My experience in the Philippines, as a teacher of pastors, leaders, and Bible School students, confirmed the importance of this, while teaching in an environment where English was a second language, but Christianity was familiar.

The Philippines is often proclaimed as the only Christian nation in Asia, so students used Christian terms frequently. But, I realized many of the students didn’t have a full understanding of these words and phrases. I got a partial clue early on, while settling into Filipino culture.

Slow to learn

We were part of a little barrio church with many small children, where some of the worship songs were sung in English. One Sunday morning, during greeting time, I started speaking to one of the children. My wife said, “They don’t understand what you’re saying.” I replied, “But they’re singing the songs in English, aren’t they?”

Because I was a bit slow on the uptake, my wife explained that they sang in English because that's how they learned the songs. The children didn’t know what the words meant. Similarly, I could speak a little of their dialect, but didn’t understand the language beyond a few familiar words and phrases.

No more coded language

When people use certain words and terms, and quote Scripture texts, it does not mean they have a clear grasp of what they are saying. Although it may seem clear to the speaker, unless the person can explain these same things in simple words, what’s spoken sounds like a secret code language to the uninitiated.

As Christian believers, we need to speak in simple, clear, non-Christianese words.

What's your experience with using or not understanding Christianese?


This post follows an earlier one called— The Search to Know God

It is another excerpt from my book, which is available in paperback and as an e-book (see sidebar).


[i] There are many books and articles written on post-modern, post-Christian trends, here are some ones I’ve read and recommend— The End of the World as We Know It, C Smith Jr. (2001 WaterBrook Press); Becoming Conversant with the Emerging Church, by DA Carson (2005 Zondervan). Online articles— http://goo.gl/emWyu | http://goo.gl/yVFBo

[ii] With the world population hitting seven (7) billion at the end of 2011, statistics fluctuate for numbering the billions of unreached and least reached peoples in the world. However, there are organizations dedicated to researching this (see the following links). Joshua Project— http://www.joshuaproject.net/index.php| Operation World— http://www.operationworld.org/| US Center for World Mission— http://www.uscwm.org/

[iii] Isa al Masih is the anglicized term for the Arab name/title of Jesus the Messiah or Jesus (the) Christ. The Koran (the anglicized spelling for Quran or Qur’an) is Islam’s book of sacred writings. Muslims are followers of Islam and the prophet, Mohammed.

[iv] Here are some websites devoted to Christianese— http://dictionaryofchristianese.com/ | http://goo.gl/nssqu| http://goo.gl/aKFDV| http://www.internetevangelismday.com/jargon.php| http://goo.gl/2Y1Bp (also see “Christianese_glossary” in the Glossary)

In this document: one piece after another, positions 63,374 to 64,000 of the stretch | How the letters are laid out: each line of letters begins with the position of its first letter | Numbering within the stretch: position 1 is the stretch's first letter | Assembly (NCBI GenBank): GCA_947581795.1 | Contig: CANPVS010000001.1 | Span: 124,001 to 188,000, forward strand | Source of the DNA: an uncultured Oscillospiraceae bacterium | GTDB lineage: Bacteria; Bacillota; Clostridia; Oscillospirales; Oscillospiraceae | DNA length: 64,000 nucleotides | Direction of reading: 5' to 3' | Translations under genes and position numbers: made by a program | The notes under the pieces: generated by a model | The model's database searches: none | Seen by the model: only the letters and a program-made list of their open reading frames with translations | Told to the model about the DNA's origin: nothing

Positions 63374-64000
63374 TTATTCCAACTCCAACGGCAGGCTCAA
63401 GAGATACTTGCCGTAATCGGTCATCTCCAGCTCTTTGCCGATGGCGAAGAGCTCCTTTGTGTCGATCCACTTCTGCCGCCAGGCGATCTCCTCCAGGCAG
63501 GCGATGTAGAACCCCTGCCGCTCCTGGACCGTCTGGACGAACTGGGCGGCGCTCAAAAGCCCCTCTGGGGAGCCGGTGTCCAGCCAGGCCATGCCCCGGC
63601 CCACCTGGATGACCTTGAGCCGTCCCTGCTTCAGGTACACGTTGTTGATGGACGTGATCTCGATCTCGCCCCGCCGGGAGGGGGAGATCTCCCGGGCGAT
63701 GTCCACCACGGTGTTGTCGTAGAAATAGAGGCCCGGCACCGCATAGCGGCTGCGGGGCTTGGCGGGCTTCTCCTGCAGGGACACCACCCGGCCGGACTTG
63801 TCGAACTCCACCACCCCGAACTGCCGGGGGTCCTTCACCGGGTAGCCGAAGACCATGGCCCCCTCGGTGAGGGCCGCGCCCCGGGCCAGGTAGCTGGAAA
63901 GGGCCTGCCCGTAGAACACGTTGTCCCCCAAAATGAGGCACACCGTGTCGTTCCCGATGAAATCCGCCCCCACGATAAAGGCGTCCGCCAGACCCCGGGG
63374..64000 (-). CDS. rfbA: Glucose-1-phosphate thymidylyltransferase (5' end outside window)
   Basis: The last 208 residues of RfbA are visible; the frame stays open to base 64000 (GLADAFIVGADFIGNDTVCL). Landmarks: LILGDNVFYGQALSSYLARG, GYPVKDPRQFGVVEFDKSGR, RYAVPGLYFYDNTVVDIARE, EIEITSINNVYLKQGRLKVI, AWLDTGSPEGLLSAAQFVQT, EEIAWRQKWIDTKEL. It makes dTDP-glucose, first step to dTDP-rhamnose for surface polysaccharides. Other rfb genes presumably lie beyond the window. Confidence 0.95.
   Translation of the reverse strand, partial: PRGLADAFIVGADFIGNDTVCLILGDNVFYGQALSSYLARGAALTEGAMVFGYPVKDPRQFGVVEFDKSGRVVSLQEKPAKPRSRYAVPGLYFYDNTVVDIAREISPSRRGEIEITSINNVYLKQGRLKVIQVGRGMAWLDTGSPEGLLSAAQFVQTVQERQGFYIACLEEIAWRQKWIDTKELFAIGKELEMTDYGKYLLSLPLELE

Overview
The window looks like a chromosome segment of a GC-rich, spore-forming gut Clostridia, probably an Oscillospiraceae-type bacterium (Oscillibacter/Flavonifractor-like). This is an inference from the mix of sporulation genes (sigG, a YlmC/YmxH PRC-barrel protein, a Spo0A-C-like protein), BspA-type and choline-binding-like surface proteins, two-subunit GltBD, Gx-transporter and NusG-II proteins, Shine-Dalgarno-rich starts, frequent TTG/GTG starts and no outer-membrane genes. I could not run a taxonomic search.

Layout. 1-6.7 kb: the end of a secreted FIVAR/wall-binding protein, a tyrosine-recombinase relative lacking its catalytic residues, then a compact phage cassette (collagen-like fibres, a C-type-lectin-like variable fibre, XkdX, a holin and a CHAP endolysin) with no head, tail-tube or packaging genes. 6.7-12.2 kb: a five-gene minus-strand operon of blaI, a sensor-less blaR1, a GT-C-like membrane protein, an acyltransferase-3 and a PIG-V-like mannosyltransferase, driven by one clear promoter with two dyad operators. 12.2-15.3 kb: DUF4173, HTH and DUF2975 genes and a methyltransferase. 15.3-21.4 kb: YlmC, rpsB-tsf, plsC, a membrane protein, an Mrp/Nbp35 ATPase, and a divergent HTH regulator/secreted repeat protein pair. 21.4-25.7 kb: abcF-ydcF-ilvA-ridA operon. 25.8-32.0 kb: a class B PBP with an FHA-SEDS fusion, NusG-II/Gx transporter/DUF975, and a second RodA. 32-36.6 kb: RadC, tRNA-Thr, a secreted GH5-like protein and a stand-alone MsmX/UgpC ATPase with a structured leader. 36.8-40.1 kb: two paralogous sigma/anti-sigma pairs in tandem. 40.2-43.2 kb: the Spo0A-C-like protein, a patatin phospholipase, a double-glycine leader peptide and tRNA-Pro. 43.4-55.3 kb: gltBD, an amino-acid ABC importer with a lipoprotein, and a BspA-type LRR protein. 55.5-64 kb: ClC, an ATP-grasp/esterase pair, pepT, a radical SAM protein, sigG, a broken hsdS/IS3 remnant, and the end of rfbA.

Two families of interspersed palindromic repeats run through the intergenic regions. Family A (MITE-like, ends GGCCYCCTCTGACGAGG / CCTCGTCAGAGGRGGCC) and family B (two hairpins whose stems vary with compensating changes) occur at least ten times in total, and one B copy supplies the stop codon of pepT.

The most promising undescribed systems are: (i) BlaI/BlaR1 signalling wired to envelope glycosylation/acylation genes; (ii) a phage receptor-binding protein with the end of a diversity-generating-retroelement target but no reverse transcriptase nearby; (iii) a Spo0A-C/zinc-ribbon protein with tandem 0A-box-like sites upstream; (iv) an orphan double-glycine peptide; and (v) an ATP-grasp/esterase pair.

[v] Christianese comes in many forms—common clichés, Bible references or words from familiar Bible texts, and theological terms (more academic). I call these Bible talk because they are based on words and phrases in the Bible, or in reference to texts in the Bible.

 

The Search to Know God

Photo credit: TNValleyTalks.com  

Not long ago, I posted Calvary Chapel—Past and Present as a guest post on Ed Cyzewski's blog. It's easy to reminisce, but I'm not so big on that. Selective memory tends to cloud reality and make things worse or better than they were.

In that post I share a bit of my early history with Calvary Chapel. So, here's a little more of my own life story and search for God. My search proved fruitful, but it met some roadblocks along the way.

It may be history, but it's relevant for our times and a new generation.

The 60's and the Jesus Movement

During the sixties, I was part of the counterculture movement seeking spiritual truth. In the early seventies, I became part of the Jesus Movement.[i] This movement was neither organized, nor guided by any church or religious organization. It was the work of God in people searching for spiritual truth and encountering Jesus in a personal relationship.

“It’s not about religion, but relationship,” was a common expression during that decade. Young people, including those known as hippies, joined the developing counterculture of the 1960's and popularized the Jesus Movement. A spiritual vacuum existed in those days.

[bctt tweet="During the Jesus Movement—It’s not about religion, but relationship was a common expression"]

For the most part, traditional churches did not reach the young people of that generation. Several elements in our current decade remind me of that era. Today, traditional and established churches are not reaching the young people of this generation, including those raised in Christian homes. Many surveys show a strong trend toward young people leaving churches in droves.[ii]

My search begins

In my own search for truth, I sampled the wisdom of various religions and philosophies, which surrounded me in abundance and diversity. I was raised in a nominally Christian home and confirmed in the faith of the Episcopal Church at age twelve.

But my Christian moorings were too weak to keep me from drifting into the counter-cultural vortex of the day. Initially, my search produced plenty of confusion and uncertainty.

During the late 1960's, I developed a ritual of reading the Bible every morning. Even so, I still used drugs and alcohol, practiced transcendental meditation, and played and wrote music, along with other experiences typical of that era.

[bctt tweet="My Christian moorings were too weak for the counter-cultural vortex of the 60's"]